Yesterday’s article was a prediction about the ten best transfers amongst Bundesliga clubs. If you haven’t read it, go and check out how many Bayern Munich players I included!
As promised, this article will be my prediction of the ten worst. I’ll mention right off the bat that this article was much harder to write. I don’t necessarily think all of these transfers will turn out bad, although I tried to justify why all of them include warning signs.
The same rules apply as yesterday’s article:
1. Quality of player compared to the overall quality of the team
2. Price tag
3. Importance of signing for the specific team
Important note: I did not include any loanee signings in either article (even those that had an option-to-buy included) so there will be no Douglas Costa or Justin Kluivert.
10. Alexander Nübel to Bayern Munich on a free
This transfer is a strange one to assess. Signing Alexander Nübel, a very talented young goalkeeper, on a free is, at first glance, fantastic business from Bayern Munich. However, Manuel Neuer is back in the form of his life and has arguably never been better. The transfer caused Neuer to doubt his position at Bayern and it wouldn’t be a surprise if the transfer causes further friction in the dressing room. Will Neuer be dissappointed if he gets benched for some games? Will Nübel be satisfied not playing for a year? The transfer has raised a lot of question marks.
9. Waldemar Anton to VfB Stuttgart for €4 million
Another case where I am not sure this is a bad transfer or not. Anton is only 24 years old and was Stuttgart’s most expensive transfer this window alongside Gregor Kobel. The reason why I include Anton is that he has been a Bundesliga starter for only two seasons prior to this move, and in one of them he played every single game for a Hannover side that conceded the most goals of any team in the 2018/19 season.
OFFICIAL: Stuttgart have signed German defender Waldemar Anton from Hannover for €4m. pic.twitter.com/zNKQxMKgbp— Transfer News Central (@TransferNewsCen) July 28, 2020
8. Sebastian Andersson to FC Köln for €7 million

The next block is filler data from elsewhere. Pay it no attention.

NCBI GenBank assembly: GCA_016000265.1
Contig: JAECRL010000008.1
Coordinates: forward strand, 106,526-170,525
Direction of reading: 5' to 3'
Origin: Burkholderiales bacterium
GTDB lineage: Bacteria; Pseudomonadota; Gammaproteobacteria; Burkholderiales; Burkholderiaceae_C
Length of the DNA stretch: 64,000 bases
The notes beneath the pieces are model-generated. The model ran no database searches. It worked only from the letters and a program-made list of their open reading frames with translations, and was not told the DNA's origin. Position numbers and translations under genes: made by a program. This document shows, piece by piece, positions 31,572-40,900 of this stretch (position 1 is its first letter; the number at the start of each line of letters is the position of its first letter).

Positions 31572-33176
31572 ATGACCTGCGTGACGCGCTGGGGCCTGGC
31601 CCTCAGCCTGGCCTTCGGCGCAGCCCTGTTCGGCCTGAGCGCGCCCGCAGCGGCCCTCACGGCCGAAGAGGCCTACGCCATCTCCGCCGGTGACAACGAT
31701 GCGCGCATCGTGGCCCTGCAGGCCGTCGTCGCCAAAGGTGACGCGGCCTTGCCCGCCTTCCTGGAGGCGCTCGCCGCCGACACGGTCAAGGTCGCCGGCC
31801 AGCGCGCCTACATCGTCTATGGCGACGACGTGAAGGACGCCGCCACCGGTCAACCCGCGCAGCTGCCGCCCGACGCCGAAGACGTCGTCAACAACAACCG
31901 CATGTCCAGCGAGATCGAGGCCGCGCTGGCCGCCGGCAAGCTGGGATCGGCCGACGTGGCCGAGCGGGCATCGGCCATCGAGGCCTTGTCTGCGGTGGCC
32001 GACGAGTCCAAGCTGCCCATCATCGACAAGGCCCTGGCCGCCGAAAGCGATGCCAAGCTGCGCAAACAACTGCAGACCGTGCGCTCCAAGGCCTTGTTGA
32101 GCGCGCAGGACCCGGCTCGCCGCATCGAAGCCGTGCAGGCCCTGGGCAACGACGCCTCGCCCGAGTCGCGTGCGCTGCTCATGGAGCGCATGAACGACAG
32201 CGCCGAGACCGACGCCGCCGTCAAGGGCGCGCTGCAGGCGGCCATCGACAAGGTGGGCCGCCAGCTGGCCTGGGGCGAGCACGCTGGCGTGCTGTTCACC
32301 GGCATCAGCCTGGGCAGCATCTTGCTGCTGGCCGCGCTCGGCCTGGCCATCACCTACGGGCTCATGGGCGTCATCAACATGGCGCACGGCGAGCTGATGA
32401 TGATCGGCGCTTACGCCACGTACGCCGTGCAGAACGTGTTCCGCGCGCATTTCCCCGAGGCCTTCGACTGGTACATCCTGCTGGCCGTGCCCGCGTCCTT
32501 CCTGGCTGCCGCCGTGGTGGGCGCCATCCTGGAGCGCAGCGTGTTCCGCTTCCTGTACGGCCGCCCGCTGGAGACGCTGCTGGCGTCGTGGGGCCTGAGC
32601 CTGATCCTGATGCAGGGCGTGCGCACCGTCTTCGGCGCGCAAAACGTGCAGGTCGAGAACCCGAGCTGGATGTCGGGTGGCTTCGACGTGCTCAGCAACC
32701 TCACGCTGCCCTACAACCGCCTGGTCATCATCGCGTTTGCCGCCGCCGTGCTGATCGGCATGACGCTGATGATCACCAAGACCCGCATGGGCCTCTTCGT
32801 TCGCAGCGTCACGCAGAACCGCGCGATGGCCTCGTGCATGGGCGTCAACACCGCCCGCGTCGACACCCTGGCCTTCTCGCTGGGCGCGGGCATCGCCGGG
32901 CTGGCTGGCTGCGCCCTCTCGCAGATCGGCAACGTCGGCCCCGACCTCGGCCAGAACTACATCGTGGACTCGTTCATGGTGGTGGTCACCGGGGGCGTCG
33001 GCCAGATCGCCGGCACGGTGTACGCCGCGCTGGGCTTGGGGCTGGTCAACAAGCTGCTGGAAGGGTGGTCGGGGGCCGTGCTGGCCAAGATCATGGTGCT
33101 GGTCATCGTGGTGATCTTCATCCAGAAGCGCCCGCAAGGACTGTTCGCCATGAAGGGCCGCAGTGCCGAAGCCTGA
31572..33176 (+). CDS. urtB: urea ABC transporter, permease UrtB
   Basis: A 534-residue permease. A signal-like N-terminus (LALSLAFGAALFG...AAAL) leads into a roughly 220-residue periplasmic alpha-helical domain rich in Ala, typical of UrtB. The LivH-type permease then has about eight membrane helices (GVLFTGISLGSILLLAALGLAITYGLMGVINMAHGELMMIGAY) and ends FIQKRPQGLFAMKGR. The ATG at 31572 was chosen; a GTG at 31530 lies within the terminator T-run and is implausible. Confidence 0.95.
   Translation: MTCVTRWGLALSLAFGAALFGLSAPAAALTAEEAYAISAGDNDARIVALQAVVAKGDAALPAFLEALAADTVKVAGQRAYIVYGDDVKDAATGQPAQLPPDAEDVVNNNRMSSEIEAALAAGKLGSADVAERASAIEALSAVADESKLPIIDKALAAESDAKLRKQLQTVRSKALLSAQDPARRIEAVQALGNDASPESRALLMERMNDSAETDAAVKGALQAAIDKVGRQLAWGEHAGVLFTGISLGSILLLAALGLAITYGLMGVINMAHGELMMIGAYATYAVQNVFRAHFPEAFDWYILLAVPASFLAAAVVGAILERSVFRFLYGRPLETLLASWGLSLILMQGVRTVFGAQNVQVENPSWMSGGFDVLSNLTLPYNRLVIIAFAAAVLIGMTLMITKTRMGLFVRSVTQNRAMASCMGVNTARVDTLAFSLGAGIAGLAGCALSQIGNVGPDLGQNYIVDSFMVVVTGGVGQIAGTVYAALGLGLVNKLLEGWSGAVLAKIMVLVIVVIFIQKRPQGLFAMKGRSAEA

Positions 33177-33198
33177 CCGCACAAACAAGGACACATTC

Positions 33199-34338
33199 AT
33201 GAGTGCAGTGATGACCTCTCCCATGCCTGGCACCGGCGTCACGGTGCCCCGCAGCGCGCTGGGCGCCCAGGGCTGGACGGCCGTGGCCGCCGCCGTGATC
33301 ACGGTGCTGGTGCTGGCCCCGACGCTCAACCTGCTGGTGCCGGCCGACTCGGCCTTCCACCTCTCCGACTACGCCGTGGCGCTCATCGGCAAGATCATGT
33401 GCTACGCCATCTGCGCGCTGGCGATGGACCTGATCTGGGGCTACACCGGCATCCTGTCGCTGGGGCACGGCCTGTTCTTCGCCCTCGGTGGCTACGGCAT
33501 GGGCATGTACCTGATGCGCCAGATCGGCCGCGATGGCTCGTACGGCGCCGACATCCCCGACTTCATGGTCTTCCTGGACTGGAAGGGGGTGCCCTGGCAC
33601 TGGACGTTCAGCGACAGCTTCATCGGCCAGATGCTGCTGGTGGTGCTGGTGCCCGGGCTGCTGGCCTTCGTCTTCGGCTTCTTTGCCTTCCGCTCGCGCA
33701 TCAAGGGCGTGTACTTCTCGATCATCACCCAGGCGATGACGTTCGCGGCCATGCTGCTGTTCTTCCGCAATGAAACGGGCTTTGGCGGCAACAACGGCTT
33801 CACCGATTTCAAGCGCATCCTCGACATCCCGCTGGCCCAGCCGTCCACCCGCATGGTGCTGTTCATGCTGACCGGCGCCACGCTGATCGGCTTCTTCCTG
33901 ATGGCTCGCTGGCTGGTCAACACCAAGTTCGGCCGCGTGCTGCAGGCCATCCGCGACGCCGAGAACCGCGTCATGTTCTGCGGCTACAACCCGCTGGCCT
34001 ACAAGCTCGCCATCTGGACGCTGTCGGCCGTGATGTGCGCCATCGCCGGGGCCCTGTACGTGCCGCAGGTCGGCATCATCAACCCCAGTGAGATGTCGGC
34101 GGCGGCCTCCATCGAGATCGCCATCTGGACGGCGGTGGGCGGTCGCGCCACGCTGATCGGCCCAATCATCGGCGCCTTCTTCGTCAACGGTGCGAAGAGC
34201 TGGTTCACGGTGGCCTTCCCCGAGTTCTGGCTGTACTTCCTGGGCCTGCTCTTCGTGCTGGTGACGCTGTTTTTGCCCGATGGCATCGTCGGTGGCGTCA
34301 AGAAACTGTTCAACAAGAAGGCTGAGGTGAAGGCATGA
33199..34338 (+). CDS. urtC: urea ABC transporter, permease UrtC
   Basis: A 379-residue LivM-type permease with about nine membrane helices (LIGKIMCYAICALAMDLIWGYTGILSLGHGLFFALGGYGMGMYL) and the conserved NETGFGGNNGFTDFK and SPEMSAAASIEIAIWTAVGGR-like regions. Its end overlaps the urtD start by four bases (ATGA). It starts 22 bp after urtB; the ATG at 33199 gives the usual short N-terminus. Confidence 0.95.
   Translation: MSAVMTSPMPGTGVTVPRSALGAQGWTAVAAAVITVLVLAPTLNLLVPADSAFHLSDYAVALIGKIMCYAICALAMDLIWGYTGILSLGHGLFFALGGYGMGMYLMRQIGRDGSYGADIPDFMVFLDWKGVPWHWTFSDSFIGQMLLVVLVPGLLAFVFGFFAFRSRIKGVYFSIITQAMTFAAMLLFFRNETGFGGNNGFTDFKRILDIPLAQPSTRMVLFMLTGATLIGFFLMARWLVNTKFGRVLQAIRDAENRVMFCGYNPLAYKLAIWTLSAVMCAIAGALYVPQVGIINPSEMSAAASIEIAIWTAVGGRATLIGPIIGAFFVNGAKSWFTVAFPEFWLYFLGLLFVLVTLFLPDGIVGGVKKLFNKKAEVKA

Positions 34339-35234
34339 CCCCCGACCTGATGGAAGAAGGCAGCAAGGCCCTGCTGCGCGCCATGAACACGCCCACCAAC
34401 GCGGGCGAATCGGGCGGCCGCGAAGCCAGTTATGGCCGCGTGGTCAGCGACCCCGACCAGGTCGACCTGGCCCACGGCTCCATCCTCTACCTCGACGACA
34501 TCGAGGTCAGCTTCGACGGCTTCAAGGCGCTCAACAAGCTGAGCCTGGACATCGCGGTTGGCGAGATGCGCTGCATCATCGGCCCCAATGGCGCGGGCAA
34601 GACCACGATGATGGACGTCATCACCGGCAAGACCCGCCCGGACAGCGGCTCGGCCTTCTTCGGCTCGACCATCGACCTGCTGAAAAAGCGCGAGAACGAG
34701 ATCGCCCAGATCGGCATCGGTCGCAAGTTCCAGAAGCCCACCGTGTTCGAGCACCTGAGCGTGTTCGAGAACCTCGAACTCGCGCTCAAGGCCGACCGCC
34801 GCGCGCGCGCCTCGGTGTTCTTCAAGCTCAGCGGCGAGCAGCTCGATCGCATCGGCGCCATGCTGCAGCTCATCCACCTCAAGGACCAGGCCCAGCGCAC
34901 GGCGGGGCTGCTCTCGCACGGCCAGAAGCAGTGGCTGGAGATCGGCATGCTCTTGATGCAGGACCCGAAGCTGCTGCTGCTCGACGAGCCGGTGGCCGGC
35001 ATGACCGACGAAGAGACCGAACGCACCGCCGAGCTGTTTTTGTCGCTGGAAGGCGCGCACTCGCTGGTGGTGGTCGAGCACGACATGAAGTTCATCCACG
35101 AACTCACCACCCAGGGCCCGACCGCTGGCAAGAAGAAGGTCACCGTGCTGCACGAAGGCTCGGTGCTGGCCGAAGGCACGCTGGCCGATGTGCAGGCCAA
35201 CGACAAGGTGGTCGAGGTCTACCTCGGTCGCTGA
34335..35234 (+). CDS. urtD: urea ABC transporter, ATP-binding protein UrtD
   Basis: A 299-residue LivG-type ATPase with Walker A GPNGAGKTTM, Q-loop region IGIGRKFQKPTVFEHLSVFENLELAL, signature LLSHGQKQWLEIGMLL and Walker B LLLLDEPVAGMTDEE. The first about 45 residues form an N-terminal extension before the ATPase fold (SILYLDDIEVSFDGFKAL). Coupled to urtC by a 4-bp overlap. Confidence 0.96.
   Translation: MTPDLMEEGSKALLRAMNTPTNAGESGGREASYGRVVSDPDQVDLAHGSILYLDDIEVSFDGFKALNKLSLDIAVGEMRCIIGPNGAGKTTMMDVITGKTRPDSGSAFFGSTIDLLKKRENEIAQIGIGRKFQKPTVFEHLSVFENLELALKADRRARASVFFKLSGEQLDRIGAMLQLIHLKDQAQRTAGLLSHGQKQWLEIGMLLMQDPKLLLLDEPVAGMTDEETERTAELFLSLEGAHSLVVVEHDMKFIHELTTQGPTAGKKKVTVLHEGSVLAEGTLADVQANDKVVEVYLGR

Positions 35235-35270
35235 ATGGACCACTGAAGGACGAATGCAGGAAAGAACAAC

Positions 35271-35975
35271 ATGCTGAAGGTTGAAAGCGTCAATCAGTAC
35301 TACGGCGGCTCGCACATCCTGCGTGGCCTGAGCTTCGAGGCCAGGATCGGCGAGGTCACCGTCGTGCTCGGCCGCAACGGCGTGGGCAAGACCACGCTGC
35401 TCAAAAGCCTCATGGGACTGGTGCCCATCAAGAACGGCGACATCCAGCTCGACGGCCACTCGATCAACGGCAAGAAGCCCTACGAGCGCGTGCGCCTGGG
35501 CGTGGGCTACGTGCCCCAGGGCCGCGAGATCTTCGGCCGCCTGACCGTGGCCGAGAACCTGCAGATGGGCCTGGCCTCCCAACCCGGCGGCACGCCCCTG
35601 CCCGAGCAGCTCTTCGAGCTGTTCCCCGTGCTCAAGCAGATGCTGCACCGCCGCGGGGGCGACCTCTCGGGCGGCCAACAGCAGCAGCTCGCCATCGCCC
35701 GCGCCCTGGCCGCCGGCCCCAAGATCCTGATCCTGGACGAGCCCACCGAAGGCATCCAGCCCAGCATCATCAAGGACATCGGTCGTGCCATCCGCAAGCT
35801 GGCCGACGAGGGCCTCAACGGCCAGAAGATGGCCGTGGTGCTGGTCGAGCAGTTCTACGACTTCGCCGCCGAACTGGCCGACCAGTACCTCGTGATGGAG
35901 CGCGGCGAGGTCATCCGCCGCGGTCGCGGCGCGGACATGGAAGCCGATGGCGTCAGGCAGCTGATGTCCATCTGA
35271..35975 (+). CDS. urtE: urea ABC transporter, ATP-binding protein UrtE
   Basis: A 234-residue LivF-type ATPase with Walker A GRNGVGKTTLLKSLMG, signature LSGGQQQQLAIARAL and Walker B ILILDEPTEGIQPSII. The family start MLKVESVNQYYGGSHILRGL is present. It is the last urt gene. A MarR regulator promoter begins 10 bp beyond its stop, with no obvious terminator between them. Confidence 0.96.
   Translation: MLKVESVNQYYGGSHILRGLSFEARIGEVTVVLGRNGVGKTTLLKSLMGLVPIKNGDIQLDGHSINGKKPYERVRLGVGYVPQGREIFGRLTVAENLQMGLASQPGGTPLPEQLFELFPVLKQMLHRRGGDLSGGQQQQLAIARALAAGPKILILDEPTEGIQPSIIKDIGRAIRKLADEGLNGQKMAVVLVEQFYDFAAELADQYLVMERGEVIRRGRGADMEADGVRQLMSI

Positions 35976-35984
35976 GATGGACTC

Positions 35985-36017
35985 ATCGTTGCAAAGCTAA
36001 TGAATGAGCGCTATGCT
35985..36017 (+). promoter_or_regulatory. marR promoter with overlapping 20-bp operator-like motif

If you are accustomed to my writings here on BFW, you know why this one hurt to write. I think Andersson is a solid target-player, but he is included on this list solely because of his (relatively) high price-tag. €7 million for a 29-year-old who has only played in the Bundesliga for one season is a risky move for Köln.
7. Mijat Gacinovic to Hoffenheim for €3 million
I have not been impressed by Gacinovic as of late, and even though the transfer was not a big economic sacrifice, Gacinovic has little to offer at this level. That being, Sebastian Hoeness and his expertise with working with talents could help Gacinovic to refind his form.
Welcome Mijat!— TSG Hoffenheim EN (@tsghoffenheimEN) August 4, 2020
Mijat #Gacinovic moves to Kraichgau from @eintracht_eng and has signed a contract with #TSG until 30th June 2024 ✍️#MG2024 pic.twitter.com/Ru9aaxD12x
6. Leonardo Bittencourt to Werder Bremen for €7 million
Many people had high expectations of the 18-year-old Bittencourt when he arrived at Borussia Dortmund in 2011. His career development stagnated, however, and despite three mildly successful years at FC Köln, he has never been able to achieve a double-digit tally in terms of goals and assists in a season. Yes, he was one of the few bright spots at Werder Bremen last year, although I still doubt whether the 26-year-old can justify his high price-tag.
5. Ömer Toprak to Werder Bremen for €4 million
Last time 30-year-old Toprak played more than 25 league games was back in the 2017/18 season. After he did not necessarily impress for Bremen in his last loan spell, I feel that Toprak’s best days are behind him.
4. Ondrej Duda to FC Köln for €7 million
Duda was fantastic in the 2018/19 season, scoring eleven goals and assisting six. However, when Pal Dardai left, Duda’s form droped drastically, and it didn’t help after he experienced a failed loan-stint at Norwich City. Whether he can rediscover his form at Köln remains to be seen. If not, however, he is an expensive transfer for a player that has only played one really good season in the German first division.
3. Bouna Sarr to Bayern Munich for €9 million
€9 million for a 28-year-old rotation-player with no international caps nor Champions League experience seems unnecessary. Sarr is most likely at the peak of his career, and it is unclear whether he will offer Bayern anything more than rotational depth. The pricetag is not a lot for Bayern, but I doubt fans of Die Roten will see much of Sarr, even though he signed a 4-year-contract. Bayern didn’t get Serginio Dest and this feels like a panic-buy from the Bavarians.
2. Alexander Sorloth to RB Leipzig for €25 million
Alexander Sorloth has had one and a half really good seasons in his career. The first half came at Midtjylland in the Danish league, where he scored 10 goals in 19 league games before he was sold to Crystal Palace. The second came recently when he scored 24 goals in 34 league games for Trabzonspor last season. Is the 24-year-old Trondheim-native good enough for one of the best teams in Germany? I highly doubt it.
1. Patrik Schick to Bayer Leverkusen for €26.5 million
Schick was moderately successful last season at RB Leipzig, but I don’t think he is worth the massive pricetag that Leverkusen has bought him for. Schick is still relatively young, but it is worrying he has never scored more than 12 league goals in a single season. The second-highest transfer sum Leverkusen has ever spent on a player, it seems like a big gamble for Die Werkself.